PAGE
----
Nonimaging TCD (2MHz probe; Nicolet EME, Kleinostheim, Germany) was used by M.P. to insonate the distal internal carotid (ICA), middle (MCA), anterior (ACA), posterior
cerebral (PCA) and basilar arteries using a previously described
protocol.8,17 Detection of arterial abnormality by TCD ultrasonography in the S␤-thalassemia patients was based on criteria drawn from the literature on normal children and young
adults compared with patients with SCD and arteriographic
abnormalities.8,17–21 In addition to Adams and colleagues’ criteria for the detection of stenosis,8 with velocities greater than
170cm/sec defined as abnormal, the cutoff for the lower limit
of normal for MCA mean velocity was defined as 50cm/sec,
because this value was ⫺2 SD for MCA velocity (mean, 90 ⫾
20cm/sec) in an unselected control population of African children aged 7 to 14 years,20 and the mean MCA velocity for
adults without SCD aged less than 30 years of age was 70 ⫾
16cm/sec (range, 54 – 86cm/sec).21 In a series of normal children, asymmetry between right and left MCA velocities was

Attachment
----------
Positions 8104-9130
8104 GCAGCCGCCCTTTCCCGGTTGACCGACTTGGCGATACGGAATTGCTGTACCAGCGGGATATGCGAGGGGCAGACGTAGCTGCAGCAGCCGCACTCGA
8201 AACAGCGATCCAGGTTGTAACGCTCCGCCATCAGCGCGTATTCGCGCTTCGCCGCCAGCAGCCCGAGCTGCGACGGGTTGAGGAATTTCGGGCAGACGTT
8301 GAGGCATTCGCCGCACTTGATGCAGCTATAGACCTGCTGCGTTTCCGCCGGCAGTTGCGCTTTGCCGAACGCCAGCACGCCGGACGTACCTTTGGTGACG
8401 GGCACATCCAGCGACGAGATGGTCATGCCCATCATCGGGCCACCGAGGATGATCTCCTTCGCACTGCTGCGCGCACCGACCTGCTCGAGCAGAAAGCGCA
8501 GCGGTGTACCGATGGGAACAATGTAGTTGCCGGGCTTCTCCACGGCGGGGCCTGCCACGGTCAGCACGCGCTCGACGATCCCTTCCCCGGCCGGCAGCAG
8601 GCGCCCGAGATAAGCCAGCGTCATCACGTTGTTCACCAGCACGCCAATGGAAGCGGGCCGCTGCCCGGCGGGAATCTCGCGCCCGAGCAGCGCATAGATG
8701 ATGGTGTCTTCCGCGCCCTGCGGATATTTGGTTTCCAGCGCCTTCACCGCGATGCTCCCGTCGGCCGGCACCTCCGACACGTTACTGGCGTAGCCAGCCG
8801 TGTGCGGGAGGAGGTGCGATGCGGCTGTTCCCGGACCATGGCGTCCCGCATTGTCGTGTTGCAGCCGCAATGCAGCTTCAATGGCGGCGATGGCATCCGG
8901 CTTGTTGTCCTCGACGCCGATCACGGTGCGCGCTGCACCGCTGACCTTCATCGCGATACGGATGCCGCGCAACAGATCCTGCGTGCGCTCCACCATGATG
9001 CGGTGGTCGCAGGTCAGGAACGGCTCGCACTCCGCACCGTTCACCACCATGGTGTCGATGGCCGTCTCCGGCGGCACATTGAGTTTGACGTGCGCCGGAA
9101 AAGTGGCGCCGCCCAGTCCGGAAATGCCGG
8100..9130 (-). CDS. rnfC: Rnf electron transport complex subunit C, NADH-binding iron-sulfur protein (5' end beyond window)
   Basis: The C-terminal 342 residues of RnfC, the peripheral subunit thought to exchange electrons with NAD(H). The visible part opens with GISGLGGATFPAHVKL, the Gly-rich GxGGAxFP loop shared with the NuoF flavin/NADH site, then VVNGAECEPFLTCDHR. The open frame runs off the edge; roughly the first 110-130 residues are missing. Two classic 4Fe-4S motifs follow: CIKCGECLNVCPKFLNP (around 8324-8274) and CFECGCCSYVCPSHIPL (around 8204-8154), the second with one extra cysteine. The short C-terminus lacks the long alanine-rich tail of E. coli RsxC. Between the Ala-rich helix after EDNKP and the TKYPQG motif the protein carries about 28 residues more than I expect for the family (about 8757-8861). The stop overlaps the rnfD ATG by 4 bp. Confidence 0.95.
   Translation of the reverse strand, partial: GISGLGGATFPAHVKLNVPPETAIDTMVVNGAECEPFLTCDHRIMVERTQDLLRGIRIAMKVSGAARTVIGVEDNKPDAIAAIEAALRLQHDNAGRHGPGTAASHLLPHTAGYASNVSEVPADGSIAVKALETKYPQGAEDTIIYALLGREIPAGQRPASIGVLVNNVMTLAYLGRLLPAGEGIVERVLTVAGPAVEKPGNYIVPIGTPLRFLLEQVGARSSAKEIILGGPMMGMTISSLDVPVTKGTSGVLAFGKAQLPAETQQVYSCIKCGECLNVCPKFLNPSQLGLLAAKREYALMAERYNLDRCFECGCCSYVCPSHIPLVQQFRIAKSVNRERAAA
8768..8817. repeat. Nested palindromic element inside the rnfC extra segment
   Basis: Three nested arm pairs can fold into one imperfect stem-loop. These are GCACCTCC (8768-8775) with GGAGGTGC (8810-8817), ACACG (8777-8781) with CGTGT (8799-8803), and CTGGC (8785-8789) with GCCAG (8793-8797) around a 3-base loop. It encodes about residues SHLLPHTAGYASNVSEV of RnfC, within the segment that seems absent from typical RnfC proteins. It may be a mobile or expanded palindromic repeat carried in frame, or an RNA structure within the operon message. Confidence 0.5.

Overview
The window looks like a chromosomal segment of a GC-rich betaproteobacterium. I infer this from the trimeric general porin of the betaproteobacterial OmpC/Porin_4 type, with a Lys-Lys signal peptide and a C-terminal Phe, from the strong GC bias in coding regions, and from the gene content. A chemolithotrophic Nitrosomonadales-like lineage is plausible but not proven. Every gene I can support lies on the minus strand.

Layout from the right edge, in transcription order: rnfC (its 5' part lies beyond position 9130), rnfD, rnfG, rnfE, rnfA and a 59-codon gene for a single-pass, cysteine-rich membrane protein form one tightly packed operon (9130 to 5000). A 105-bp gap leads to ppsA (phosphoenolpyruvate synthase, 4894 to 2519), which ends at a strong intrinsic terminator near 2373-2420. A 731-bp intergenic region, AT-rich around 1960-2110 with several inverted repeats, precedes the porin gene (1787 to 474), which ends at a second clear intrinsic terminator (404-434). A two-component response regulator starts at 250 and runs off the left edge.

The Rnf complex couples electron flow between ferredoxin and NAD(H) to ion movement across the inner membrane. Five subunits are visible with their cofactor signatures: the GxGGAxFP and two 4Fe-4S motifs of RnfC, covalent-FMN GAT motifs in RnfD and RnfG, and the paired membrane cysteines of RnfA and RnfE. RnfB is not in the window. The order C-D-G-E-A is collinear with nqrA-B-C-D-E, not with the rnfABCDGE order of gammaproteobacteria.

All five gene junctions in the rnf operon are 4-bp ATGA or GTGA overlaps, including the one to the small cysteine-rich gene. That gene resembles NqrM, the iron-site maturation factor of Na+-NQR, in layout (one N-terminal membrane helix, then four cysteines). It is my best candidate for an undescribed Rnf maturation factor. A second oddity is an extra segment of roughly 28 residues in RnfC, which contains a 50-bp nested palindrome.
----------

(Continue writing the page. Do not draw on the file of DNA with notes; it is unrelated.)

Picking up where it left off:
not greater than 15%.19 TCD therefore was defined as abnormal if one or more of the following findings were present: (1)
MCA ratio (lowest: highest) velocity less than 0.518; (2) ACA:
MCA mean velocity ratio greater than 1.218; (3) mean MCA
velocity greater than 170cm/sec8; (4) mean MCA velocity less
than 50cm/sec20,21; (5) asymmetry of greater than 15% between maximum right and left velocities.19
836
Annals of Neurology
Vol 55
No 6
June 2004
Evoked Potentials
Pattern-reversal VEP and SEP were recorded as previously
described.22 Control data for VEP were obtained from 20
normal subjects of a similar age range and for SEP from 20
normal subjects of a similar height range. Abnormalities in
EPs were defined as those with latencies two or more standard deviations from the norm in a given patient (compared
with controls) and did not necessarily reflect abnormalities of
the whole group of S␤-thalassemia patients tested.
Psychometric Testing
Psychometric testing was performed by using the Wechsler Intelligence Scale for Children–third edition (Greek standardization)23 for all subjects between 6 years and 16 years. The examiner was aware that the subjects had S␤-thalassemia and were
participating in a study; however, he was unaware of specific